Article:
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Adipose tissue is the primary energy reservoir in the body and an important endocrine organ that plays roles in energy homeostasis, feeding, insulin sensitivity, and inflammation. While it was tacitly assumed that fat in different anatomical locations had a common origin and homogenous function, it is now clear that regional differences exist in adipose tissue characteristics and function. This is exemplified by the link between increased deep abdominal or visceral fat, but not peripheral adipose tissue and the metabolic disturbances associated with obesity. Regional differences in fat function are due in large part to distinct adipocyte populations that comprise the different fat depots. Evidence accrued primarily in the last decade indicates that the distinct adipocyte populations are generated by a number of processes during and after development. These include the production of adipocytes from different germ cell layers, the formation of distinct preadipocyte populations from mesenchymal progenitors of mesodermal origin, and the production of adipocytes from hematopoietic stem cells from the bone marrow. This review will examine each of these process and their relevance to normal adipose tissue formation and contribution to obesity-related diseases.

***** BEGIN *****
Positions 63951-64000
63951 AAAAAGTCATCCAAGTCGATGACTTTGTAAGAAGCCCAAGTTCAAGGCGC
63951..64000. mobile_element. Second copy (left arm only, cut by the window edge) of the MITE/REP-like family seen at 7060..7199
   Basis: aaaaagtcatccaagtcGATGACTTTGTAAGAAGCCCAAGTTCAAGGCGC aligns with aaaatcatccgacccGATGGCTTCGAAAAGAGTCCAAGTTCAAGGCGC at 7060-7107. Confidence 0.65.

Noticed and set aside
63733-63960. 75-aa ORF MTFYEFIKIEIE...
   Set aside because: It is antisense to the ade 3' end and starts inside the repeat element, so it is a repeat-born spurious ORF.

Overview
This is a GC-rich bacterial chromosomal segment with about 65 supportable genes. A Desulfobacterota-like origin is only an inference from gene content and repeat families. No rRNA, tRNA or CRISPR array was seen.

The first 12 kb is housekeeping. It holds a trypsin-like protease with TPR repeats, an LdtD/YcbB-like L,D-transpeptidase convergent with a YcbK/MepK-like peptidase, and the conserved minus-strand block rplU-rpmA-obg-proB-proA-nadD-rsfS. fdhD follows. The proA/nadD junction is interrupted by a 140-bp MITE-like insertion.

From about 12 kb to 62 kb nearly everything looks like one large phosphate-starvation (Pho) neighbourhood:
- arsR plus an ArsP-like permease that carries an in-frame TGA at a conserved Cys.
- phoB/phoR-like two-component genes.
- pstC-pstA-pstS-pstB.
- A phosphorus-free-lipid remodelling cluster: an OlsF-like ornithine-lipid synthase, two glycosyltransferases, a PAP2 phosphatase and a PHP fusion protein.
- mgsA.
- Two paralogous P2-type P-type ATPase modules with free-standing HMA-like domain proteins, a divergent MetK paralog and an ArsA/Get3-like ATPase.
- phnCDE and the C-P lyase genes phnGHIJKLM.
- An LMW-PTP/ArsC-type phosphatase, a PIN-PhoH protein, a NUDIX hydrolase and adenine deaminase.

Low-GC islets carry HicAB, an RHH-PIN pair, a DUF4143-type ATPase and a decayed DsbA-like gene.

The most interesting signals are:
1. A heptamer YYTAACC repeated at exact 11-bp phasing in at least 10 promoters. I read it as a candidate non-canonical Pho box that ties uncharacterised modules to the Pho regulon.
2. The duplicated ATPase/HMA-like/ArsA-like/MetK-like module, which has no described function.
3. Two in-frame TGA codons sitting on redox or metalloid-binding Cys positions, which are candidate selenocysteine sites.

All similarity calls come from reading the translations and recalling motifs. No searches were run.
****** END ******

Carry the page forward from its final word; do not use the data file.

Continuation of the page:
Copyright © 2011 AlphaMed Press.